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6 minutes ago, Mike Adams said:

Why does anyone want a 70x12 boat for cruising? It will be a PITA almost anywhere you go on the english system.

Methinks he doesn't want the boat and specification for cruising - more as an inenexpensive home.

Best to keep it in a marina with a mains hookup with an occasional venture out. There are suitable marinas around, but space will be tight.

There are moves afoot to control unauthorised long term mooring on the Thames.

However, the cost of a marina berth - out of central London - is not hugely expensive when compared with London living...

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21 minutes ago, Mike the Boilerman said:

 

Having failed to sell it, presumably??!

 

 

That abomination with the diesel generator-powered electric drive, air con and all the CO2-belching stuff on board?

 

 

 

 

It's a customer's boat cost half a million pounds and is going to the Thames 

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1 minute ago, peterboat said:

It's a customer's boat cost half a million pounds and is going to the Thames 

 

Yes I was thinking the OP has a pretty poor grasp of what high spec widebeams cost to build.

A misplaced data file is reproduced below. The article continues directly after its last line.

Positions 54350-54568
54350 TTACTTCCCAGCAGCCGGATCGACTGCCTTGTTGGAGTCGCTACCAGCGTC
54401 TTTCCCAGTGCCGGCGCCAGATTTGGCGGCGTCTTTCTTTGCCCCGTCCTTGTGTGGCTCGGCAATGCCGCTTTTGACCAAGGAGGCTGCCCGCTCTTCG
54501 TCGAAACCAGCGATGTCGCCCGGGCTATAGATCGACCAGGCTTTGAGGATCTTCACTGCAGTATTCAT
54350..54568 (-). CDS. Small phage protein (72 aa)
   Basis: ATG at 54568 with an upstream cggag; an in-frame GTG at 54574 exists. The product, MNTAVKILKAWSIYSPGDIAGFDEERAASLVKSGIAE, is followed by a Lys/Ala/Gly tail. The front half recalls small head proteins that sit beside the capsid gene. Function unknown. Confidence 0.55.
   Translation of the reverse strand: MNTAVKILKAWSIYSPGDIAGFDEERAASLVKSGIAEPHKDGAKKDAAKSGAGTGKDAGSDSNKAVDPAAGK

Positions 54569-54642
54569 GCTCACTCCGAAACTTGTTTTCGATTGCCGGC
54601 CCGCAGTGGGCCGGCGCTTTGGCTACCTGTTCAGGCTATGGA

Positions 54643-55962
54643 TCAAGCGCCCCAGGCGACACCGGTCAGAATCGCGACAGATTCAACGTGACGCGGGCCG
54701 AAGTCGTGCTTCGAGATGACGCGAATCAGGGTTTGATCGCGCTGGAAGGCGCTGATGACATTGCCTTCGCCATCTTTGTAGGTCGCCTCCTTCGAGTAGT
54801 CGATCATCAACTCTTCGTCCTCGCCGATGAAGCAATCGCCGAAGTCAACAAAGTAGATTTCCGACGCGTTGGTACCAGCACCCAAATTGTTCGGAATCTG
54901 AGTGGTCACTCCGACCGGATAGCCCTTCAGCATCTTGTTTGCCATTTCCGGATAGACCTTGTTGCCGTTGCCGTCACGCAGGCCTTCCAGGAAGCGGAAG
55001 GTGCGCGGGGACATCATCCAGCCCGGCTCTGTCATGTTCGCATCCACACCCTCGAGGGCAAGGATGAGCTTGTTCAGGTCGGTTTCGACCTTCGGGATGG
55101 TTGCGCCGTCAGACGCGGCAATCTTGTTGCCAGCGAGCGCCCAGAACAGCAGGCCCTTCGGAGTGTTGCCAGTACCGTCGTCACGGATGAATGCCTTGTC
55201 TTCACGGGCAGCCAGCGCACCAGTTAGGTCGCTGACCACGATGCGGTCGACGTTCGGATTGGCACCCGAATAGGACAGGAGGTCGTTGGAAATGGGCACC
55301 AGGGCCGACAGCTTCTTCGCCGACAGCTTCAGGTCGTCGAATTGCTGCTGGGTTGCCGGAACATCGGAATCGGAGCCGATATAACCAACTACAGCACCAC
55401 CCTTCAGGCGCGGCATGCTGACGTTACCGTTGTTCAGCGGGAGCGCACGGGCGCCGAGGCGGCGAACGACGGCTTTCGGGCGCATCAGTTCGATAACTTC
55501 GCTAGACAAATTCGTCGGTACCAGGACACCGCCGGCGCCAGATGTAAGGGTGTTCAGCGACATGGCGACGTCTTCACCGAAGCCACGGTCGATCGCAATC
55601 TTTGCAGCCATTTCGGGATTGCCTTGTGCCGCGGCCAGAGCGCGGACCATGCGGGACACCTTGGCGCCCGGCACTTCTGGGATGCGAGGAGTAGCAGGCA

3 minutes ago, mrsmelly said:

Its an obvious wind up chaps innitt.

 

Yes I think we all know this, but it's fun and it educates any real visitors with similar dopey ideas! 

 

 

 

 

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9 minutes ago, Mike the Boilerman said:

 

 

Corrected that for you there!

 

 

 

There are some 'long stay boaters' in  Thames marinas - the occasional venture out is to avoid residential status and for me - not to encourage them to actually go out....

4 minutes ago, mrsmelly said:

Its an obvious wind up chaps innitt.

Mebe not, as London prices rise "ad astra" folks are looking for alternatives. If 'you' work in London in a well paid job, property is still beyond reasonable reach and - being charitable (today) - I can understand what the OP is attempting. The challenge is he's a bit late in that area!